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Re: Solving compositional problems with Perl 6 roles
by BrowserUk (Pope) on Aug 22, 2004 at 02:39 UTC
    $elf does Thief; # hmm ... that reads funny

    Maybe that's because when we coudn't divorce the person from their actions, naming a (sub)class Thief made sense, but now we can have groups of actions that can be enacted by a range of People, maybe we should name such groups by the collective term for those actions:

    my Elf $elf does Thieving;

    And

    my $indivual is Employee has HomeAddress, TelephoneNo, ParkingSpace does Program, Manage, FirstAid;

    I wonder if P6 will allow lists to does, is, has and the like? It would certainly make the syntax more friendly.

    Reads quite nicely, and seems quite intuative that if the employee gives up first aiding, removing that Role has little impact on the rest of his persona. Maybe:

    $individual stops FirstAiding;

    Then that dear old Elf from earlier sees the light and repents:

    $elf stops Thieving;

    Of course, it doesn't flow completely right. There would be no point in:

    $indivual does Thieving;

    Unless the compiler has the smarts to turn that into:

    $individual isn't Employee;

    :)


    Examine what is said, not who speaks.
    "Efficiency is intelligent laziness." -David Dunham
    "Think for yourself!" - Abigail
    "Memory, processor, disk in that order on the hardware side. Algorithm, algorithm, algorithm on the code side." - tachyon
      That would imply that the possession of one trait implies the removal of another. Now, you're starting to talk Prolog-style levels of compiler knowledge. While this wouldn't necessarily be a bad thing, and would be implemented in the definition of the trait, I can see how this would be quite reasonably construed as some serious action-at-a-distance ...

      ------
      We are the carpenters and bricklayers of the Information Age.

      Then there are Damian modules.... *sigh* ... that's not about being less-lazy -- that's about being on some really good drugs -- you know, there is no spoon. - flyingmoose

      I shouldn't have to say this, but any code, unless otherwise stated, is untested

        I'm not sure what you mean by "That..."?

        ... does Program, Manage, FirstAid;

        was meant to imply the equivalent of

        ... does Program does Manage does FirstAid;

        with $individual stops FirstAid; removing the latter Role when appropriate.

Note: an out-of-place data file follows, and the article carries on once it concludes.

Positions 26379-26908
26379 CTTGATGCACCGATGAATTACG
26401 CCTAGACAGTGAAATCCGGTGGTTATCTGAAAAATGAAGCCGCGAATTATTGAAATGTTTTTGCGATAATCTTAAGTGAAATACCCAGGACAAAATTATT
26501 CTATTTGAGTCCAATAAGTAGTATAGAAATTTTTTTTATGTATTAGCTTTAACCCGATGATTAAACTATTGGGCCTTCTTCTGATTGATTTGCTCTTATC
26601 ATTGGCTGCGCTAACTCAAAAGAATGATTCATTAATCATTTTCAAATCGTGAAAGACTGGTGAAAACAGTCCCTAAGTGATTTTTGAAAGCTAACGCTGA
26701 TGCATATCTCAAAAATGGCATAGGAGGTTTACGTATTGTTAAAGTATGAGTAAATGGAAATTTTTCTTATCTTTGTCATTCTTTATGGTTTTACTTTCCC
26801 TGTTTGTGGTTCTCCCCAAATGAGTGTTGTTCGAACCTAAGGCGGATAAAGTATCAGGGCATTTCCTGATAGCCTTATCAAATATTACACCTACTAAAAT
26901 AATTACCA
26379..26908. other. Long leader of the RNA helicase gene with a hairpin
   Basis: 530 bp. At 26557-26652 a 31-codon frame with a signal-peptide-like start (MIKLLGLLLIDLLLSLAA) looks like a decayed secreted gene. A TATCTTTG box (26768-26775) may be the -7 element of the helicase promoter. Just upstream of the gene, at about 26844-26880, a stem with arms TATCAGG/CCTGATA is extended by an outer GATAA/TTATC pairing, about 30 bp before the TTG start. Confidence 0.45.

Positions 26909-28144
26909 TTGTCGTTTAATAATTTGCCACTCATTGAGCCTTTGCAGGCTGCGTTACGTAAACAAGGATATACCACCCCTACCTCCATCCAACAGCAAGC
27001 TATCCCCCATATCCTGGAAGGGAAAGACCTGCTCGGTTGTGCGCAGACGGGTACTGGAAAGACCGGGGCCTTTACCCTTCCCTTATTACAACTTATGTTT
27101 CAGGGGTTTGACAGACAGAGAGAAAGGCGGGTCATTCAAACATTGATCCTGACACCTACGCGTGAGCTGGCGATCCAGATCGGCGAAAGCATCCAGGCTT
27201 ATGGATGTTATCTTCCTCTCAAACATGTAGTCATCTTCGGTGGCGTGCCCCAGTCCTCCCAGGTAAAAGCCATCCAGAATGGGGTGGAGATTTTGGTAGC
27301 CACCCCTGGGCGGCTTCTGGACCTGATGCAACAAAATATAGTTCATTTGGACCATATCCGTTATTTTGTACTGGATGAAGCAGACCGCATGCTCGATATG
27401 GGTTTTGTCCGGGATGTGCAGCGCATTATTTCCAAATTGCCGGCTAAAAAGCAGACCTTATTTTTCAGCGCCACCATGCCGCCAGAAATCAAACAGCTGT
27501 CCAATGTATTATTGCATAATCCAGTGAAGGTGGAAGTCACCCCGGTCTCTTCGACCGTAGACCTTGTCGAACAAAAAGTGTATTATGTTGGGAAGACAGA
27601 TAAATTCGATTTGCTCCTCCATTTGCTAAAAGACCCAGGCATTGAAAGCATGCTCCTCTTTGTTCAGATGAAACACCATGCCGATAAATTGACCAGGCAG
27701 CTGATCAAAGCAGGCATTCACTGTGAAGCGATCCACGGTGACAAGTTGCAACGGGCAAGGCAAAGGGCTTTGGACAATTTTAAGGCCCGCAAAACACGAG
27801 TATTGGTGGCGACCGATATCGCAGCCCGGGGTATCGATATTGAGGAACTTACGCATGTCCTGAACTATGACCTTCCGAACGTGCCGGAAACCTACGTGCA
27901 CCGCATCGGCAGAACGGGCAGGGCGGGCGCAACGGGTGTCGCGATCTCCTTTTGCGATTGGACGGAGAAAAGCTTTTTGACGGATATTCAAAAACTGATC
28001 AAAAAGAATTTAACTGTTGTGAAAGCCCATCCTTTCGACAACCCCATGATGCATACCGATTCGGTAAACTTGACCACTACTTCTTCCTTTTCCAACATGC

Unless your referring to the last bit about the compiler mapping $individual does Thieving; to $individual isn't Employee;, in which case, my attempt at humour failed completely.


        Examine what is said, not who speaks.
        "Efficiency is intelligent laziness." -David Dunham
        "Think for yourself!" - Abigail
        "Memory, processor, disk in that order on the hardware side. Algorithm, algorithm, algorithm on the code side." - tachyon

      I wonder if P6 will allow lists to does, is, has and the like? It would certainly make the syntax more friendly.

      Yes, but how would it be implemented? When you have a variadic operator, how do you avoid slurping up the rest of the line? If only one argument is allowed and the operator always return the object it's acting on, the current chaining idiom works.

      Cheers,
      Ovid

      New address of my CGI Course.

        I'll admit to having very little idea of what problems that would cause for parsing. I guess the list could be bracketed, but that wouldn't look so nice.

        Another alternative is to have the list terminated by the presence of the next keyword which may be possible, but could also be a problem depending on how the parser is implemented.

        Another is that the absence of a comma after the final argument is indicative of the end of the parameters for that operator, so the next token must be a new operator (or the end of statement.

        SQL parsers seem happy to cope with comma seperated lists of args between keywords. How much difference there is between that and parsing Perl I'm not sure.


        Examine what is said, not who speaks.
        "Efficiency is intelligent laziness." -David Dunham
        "Think for yourself!" - Abigail
        "Memory, processor, disk in that order on the hardware side. Algorithm, algorithm, algorithm on the code side." - tachyon
Re: Solving compositional problems with Perl 6 roles
by kappa (Chaplain) on Aug 22, 2004 at 09:37 UTC
    Is there a method to resolve ambiguities when $elf does Thief does Scout and both Thief and Scout can hide, only differently?

      Well, it depends. If you are using roles, there are a couple of ways of resolving conflicts, but basically it works out as:

      class Elf is Character does Thief does Scout { method hide { .Scout::hide(@_) } ... }

      However, if you prefer, you can have your cake and eat it too.

      method hide ($self: $action) { # $self is required here because the topicalizer assigns # $action to $_ given $action { when Skulking { $self.Thief::hide($action) } when Stalking { $self.Scount::hide($action) } } }